“This legislation provides $35 million for the completion of a permanent site for the National Explosives Training and Research Facility,” said Shelby. “This training facility will provide federal, state and local law enforcement one-stop training for explosives. The co-location of these agencies will create a training and research component at Redstone that exists no where else in the world.”

Geospatial Data Analysis Center at Alabama A&M University – $500,000 This project will allow Alabama A&M to expand the number of weather stations across the state and increase their ability to fully evaluate the impact of weather on our soil and its ability to maintain agricultural capabilities.

“Alabama A&M is working to provide farmers, policy makers and the public with important information about local weather conditions,” said Shelby. “Farmers will use this information to determine the best time to plant and harvest crops. Like wise, emergency managers will have a much clearer picture of ground level weather conditions through the real-time data supplied by the grid of stations.”

UAH Remote Sensing Center – $1.2 Million This funding will allow for the continued development of a NOAA Cooperative Institute for Remote Sensing Applications at UAH. The Institute will serve to advance knowledge and understanding of the environment using information technologies and both ground and space-based remote sensing systems.

“UAH and its researchers have developed a unique and state-of-the-art capability in the compilation and evaluation of remote sensing data to answer environmental questions,” said Shelby. “The volume of information available on our climate and atmosphere is staggering, but too often the data is not used or used improperly because researchers do not have access to integrated data or the user tools to evaluate it. This Institute will seek to solve the knowledge deficit and ensure that policy makers and researchers have the information necessary to make sound decisions based on the most accurate data.”

Tornado and Hurricane Hazards Operations Center (THOR) – $1 Million The Center will seek to improve detection, tracking and forecasting of tornadic thunderstorms and land-falling hurricanes in the Southeast. The Center is a cooperative effort between UAH, the University of South Alabama, the NOAA Severe Storm Laboratory and the NOAA Hurricane Research Division.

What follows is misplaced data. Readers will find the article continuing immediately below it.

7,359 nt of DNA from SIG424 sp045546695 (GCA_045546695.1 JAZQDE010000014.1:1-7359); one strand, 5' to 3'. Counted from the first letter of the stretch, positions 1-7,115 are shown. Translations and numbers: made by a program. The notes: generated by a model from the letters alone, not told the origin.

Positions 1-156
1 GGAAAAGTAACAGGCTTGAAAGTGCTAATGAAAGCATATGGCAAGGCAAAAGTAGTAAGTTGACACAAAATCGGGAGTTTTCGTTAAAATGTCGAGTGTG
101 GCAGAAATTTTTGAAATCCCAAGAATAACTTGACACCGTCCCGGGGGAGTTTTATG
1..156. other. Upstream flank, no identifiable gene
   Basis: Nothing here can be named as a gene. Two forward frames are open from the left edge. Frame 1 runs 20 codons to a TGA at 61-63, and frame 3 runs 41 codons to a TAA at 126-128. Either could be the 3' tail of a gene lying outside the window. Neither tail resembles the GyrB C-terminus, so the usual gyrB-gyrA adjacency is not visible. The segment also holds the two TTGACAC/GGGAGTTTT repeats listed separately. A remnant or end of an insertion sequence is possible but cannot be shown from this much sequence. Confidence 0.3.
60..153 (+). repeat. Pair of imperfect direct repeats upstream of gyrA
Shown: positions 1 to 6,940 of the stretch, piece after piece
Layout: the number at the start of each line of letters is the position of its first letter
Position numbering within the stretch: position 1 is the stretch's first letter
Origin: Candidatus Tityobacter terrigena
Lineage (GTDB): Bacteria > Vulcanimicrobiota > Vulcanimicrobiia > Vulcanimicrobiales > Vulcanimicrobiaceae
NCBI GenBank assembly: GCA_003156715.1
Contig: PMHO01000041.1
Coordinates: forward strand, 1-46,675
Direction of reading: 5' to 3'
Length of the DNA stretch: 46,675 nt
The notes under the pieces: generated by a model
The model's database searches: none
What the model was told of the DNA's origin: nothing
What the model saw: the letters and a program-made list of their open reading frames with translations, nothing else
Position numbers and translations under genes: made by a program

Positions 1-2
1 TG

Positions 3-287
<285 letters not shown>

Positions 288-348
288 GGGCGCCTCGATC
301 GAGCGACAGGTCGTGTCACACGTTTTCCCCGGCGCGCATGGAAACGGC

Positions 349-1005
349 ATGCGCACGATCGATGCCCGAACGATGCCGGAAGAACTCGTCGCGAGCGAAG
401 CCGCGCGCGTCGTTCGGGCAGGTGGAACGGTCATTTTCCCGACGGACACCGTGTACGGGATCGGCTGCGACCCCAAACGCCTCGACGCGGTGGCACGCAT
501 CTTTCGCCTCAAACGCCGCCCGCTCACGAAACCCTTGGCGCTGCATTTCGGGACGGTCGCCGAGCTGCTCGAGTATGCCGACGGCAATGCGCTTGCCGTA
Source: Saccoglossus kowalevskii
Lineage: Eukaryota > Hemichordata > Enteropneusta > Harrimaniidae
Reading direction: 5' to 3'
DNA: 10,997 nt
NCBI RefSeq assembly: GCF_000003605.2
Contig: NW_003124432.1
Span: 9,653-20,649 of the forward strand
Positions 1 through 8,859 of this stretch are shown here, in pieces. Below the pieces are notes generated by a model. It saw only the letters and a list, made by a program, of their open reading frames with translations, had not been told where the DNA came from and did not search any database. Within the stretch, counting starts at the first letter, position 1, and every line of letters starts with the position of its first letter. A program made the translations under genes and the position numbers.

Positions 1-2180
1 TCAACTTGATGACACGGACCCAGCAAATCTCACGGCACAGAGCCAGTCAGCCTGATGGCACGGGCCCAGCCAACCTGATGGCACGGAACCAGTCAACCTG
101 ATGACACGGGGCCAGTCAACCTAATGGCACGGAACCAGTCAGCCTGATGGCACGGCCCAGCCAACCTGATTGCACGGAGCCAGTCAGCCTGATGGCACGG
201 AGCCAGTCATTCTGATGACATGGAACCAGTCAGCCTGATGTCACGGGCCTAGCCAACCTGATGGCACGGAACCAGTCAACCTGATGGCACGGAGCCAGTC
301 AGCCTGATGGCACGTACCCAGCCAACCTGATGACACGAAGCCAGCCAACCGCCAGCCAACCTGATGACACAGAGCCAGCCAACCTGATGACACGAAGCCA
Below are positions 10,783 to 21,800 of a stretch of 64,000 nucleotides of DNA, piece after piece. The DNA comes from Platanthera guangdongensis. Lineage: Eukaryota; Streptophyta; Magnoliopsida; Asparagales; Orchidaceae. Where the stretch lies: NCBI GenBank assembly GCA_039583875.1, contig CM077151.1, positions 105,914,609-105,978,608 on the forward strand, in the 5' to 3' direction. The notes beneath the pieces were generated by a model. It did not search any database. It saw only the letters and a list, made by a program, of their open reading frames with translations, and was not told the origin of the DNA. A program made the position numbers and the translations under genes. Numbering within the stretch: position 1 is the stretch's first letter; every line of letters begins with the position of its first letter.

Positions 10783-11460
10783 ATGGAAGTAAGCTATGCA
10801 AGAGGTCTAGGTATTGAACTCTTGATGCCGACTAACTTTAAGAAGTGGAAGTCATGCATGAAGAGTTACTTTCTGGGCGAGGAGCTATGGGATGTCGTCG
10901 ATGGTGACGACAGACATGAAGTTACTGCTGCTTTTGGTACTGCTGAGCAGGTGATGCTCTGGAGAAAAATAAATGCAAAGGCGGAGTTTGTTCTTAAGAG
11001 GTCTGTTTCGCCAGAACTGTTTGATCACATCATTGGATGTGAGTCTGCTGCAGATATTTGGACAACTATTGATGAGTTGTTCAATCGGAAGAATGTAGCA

“The southeastern United States is particularly prone to violent and catastrophic weather conditions created by both severe thunderstorms and hurricanes,” said Shelby. “Research at the THOR is focused on increasing public warning times by enhancing our ability to detect and predict the nature of these events.”

Advanced Space Propulsion Material Research and Technology Center – $750,000 The Advanced Space Propulsion Materials Research Center at the Alabama A&M University Research Institute will create a comprehensive, diverse and flexible pool of talent at lower labor rates to facilitate research and development, studies and analyses of higher temperature advanced materials research.

“This funding will help spur the growth of minority engineers providing services to NASA in the areas of physics, engineering, information technology, nanotechnology and other technical fields,” said Shelby. “Alabama A&M University Research Institute will provide Marshall Space Flight Center access to its pool of knowledgeable faculty members and student engineers to help the agency build a skillful and diverse workforce.”

Autonomous Rendezvous and Docking System – $2 Million This program will develop an autonomous rendezvous and docking capability for robotic space missions.

“As the United States moves towards its goal of future space flights, robotic assembly of lunar and Mars exploration spacecraft and its supporting infrastructure must be conducted in Earth and lunar orbit. This will lead to a dramatic increase in rendezvous and docking missions, many of which will be un-crewed. This funding will develop a prototype to fulfill NASA’s need to have an operational autonomous rendezvous and docking system.”

Space Nuclear Power Systems – $2.15 Million The Space Nuclear Power Systems project will develop a cost effective nuclear power system to support the long-range objectives of NASA’s missions to the moon, Mars and eventually deep space.

“Marshall Space Flight Center is researching nuclear technology in order to support sustained missions to the moon, Mars and beyond,” said Shelby. “In order to effectively and efficiently achieve these missions, affordable and abundant power will be required. Nuclear power technology is the most promising source to accomplish this goal and Space Nuclear Power Systems will help NASA’s development of these resources.”